The Romanticist Movement

A follow up to the guides to both the Modernist and Realist Movements, following the features of the Romanticist Movement.

The Romanticism movement originated in Europe towards the end of the 20th century, characterised by its emphasis on emotion and individualism, as well as its glorification of time and nature; with most romantic writers wrote in reaction to the industrial revolution.

In literature, Romanticism found recurring themes in the evocation of emotion and/or criticism of the past. Writers often focused on their isolation as an artist and their respect for nature.

Romanticism may also be understood as a mindset. The writers of this period were identified by their determination to use their art to convey emotion and/or provoke an emotional response from their audience. Romanticism also involved breaking away from the past; consciously moving away from the old ideals and traditions and in doing so, romanticists fundamentally changed their audiences attitudes and views towards nature, emotion, reason and the individual.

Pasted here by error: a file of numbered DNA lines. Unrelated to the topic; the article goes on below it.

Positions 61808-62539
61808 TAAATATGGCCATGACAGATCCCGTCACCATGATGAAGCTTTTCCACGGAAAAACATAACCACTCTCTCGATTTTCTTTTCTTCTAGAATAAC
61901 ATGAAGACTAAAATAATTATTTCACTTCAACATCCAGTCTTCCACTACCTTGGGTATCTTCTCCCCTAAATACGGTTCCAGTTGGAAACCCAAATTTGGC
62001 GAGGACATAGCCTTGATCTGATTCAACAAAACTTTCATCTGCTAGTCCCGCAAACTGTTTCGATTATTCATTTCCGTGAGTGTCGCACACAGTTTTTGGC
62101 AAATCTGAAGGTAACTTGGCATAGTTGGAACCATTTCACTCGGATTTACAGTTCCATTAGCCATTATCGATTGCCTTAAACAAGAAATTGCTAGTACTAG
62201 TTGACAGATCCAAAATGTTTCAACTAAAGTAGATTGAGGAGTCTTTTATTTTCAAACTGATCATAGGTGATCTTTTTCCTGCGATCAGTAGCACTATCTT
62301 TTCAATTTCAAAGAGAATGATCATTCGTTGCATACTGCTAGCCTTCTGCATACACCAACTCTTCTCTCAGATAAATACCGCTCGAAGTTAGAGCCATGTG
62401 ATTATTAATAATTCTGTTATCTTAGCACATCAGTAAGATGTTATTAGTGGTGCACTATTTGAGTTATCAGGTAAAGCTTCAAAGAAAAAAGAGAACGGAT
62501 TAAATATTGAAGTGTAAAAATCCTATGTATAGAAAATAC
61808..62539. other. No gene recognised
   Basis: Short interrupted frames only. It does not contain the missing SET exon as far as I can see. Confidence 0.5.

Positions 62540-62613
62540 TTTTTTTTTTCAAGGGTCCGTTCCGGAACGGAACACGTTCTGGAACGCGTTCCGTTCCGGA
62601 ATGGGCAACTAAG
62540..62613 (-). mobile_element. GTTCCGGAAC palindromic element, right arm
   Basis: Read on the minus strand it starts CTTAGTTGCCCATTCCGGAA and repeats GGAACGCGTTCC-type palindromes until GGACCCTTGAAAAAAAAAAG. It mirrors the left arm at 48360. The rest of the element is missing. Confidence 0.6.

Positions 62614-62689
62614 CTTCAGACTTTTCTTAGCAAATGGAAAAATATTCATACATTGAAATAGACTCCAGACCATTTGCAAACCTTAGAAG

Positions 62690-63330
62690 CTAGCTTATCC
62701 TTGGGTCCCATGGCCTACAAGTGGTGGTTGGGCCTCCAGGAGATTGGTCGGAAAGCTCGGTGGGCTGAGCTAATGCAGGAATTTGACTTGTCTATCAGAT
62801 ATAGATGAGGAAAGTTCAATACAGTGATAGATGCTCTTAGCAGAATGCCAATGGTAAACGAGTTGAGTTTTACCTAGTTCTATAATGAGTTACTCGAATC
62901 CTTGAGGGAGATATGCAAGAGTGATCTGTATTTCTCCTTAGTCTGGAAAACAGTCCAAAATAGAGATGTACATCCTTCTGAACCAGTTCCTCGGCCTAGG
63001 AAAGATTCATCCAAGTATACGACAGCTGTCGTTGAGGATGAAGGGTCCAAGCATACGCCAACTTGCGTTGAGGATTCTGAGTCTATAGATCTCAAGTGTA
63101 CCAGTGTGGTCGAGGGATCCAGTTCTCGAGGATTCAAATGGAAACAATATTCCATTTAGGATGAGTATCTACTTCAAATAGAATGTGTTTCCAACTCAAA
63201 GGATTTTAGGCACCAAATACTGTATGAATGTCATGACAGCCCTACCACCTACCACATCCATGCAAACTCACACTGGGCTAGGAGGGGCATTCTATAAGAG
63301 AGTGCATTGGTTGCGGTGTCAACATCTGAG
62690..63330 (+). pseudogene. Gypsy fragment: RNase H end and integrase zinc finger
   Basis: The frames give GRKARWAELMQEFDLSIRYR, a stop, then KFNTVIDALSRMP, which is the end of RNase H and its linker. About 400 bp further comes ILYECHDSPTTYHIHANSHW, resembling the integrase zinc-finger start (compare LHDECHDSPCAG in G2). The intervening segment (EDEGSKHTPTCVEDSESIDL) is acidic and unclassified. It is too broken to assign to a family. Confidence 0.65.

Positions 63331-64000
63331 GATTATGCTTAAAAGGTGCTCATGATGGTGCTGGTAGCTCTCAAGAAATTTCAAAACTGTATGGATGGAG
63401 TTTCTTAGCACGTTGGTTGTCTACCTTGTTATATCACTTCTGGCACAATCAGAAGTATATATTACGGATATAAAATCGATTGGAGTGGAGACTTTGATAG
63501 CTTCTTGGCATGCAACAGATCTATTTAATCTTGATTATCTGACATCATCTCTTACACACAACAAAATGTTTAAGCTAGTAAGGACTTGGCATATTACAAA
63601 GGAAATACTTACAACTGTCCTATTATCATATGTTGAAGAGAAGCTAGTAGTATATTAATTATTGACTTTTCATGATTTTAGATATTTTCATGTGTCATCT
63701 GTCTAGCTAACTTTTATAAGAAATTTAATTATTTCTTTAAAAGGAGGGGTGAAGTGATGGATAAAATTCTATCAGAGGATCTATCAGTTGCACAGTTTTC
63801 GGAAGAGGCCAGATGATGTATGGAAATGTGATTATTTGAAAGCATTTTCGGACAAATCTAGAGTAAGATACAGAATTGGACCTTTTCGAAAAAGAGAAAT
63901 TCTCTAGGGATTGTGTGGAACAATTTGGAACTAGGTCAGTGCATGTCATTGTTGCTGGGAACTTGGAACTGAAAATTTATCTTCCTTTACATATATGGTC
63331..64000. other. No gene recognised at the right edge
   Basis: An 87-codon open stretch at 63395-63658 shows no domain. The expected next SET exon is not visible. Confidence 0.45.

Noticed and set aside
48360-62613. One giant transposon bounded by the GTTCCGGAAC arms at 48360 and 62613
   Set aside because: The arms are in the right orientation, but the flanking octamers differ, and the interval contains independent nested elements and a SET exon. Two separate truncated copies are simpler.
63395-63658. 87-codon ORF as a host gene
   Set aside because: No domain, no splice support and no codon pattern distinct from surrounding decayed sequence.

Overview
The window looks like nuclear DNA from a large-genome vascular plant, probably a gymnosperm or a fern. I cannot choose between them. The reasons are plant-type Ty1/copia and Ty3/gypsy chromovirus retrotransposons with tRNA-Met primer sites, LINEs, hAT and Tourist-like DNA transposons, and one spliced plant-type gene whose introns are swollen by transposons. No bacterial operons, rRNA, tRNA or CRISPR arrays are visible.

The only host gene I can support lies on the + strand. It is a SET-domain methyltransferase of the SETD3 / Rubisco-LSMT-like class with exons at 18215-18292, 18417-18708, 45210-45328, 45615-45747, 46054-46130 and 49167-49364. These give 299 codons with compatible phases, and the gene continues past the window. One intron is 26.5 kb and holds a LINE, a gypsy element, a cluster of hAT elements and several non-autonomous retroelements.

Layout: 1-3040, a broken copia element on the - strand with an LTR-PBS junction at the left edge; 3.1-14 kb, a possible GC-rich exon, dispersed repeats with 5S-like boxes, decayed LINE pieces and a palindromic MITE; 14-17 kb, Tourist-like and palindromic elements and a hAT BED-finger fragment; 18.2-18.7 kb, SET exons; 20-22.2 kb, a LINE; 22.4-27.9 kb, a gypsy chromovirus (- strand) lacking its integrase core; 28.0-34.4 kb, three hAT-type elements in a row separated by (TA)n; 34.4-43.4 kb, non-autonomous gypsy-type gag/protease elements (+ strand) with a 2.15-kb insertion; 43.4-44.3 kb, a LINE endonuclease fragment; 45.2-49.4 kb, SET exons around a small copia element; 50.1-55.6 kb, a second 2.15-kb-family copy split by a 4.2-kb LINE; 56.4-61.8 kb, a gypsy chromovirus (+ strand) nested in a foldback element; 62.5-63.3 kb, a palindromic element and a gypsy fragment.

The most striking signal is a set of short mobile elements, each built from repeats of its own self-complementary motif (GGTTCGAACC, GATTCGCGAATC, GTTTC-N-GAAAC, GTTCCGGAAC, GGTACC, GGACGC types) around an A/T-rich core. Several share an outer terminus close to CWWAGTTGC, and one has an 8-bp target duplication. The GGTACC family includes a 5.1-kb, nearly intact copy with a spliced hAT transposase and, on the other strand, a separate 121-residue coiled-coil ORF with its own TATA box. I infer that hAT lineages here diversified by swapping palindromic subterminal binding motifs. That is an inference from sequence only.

Cloud Study - John Constable 1822

Romanticist texts can often be identified by the key features and characteristics of the period:

- Writers often focused on the emotions and thoughts of the narrator

- A prevalent focus within these texts was the celebration of nature, imagination and the

beauty of the world

- Writers often wrote about their rejection of industrialisation, organised religion, rationalism

and social convention

- Romanticist writers often portrayed an idealisation of women, children and rural life

- A common feature was also the frequent use of personification